3) How many minis? Usually the story tells me this. Once I have a story I start to pull minis together that I want to use, often this is a lot more than I need but I'm not sure what I want quite yet. I start adding all the minis to the mockup, its probably pretty crowded at this point. I then start removing minis one at a time. I keep doing this till the story becomes unclear, then I add back that key mini and I know I have all the minis I need to effectively tell the story. That doesn't mean there isn't a place for large dioramas with lots (even hundreds) of miniatures and lots of tiny scenes that add to the whole but time is precious and for a competition I would recommend keeping things as simple as possible.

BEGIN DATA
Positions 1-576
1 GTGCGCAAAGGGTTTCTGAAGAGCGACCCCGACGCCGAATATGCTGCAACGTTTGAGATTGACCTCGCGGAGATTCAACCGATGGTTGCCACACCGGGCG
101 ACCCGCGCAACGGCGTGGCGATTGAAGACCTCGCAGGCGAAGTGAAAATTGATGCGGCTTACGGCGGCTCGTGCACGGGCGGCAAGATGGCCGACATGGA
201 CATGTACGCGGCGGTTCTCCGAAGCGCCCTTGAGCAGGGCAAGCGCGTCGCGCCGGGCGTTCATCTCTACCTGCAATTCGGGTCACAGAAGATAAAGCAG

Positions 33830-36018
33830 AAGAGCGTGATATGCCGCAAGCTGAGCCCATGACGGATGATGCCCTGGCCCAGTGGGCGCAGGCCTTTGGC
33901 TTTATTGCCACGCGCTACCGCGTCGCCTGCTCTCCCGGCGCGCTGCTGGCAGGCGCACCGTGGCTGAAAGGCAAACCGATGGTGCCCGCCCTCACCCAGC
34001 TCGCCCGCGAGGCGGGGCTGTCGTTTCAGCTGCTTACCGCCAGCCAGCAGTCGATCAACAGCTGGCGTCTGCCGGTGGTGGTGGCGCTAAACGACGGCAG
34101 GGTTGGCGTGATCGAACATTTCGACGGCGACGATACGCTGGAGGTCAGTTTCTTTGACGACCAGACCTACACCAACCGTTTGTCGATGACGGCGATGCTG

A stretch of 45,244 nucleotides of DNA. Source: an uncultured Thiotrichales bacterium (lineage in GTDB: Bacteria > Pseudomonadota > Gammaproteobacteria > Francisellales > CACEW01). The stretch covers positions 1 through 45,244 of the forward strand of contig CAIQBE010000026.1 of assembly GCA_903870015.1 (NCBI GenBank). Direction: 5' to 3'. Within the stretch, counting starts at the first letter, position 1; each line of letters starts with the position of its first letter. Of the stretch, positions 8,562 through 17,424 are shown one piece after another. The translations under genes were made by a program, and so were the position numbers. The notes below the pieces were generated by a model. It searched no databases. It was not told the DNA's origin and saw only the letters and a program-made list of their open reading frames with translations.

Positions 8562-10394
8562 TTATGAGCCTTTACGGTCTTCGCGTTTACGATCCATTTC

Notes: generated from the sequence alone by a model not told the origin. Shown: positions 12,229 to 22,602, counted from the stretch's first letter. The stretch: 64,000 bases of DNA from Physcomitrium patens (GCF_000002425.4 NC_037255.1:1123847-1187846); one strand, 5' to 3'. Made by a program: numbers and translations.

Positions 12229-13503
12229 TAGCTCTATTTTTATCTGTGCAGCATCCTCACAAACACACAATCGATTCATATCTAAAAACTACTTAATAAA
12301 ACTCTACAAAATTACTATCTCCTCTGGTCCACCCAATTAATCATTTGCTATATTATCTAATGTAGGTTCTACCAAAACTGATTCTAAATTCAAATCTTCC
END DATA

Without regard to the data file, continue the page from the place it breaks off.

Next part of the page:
4) Avoid lines that are parallel to the edges of the diorama/vignette base. Even a small angle will help make your edge look less like an edge. "Steady Lads" is one of the only times I have broken this particular "rule". I felt that by adding in the angles I would actually distract the viewer from the scene and actually lead them right out of it.

Here you can see how I angled the walls so they weren't parallel to the base. This helps keep the composition flowing from one point to the next and adds a bit of interest. 
5) While a diorama/vignette still needs to be well painted, painting is somewhat secondary to the story. One of the things to remember is that, most of the time, we want the emphasis to be on the miniatures. Background elements should not vie for the viewers attention. Keep colors for secondary elements somewhat muted so that the minis dominate the scene.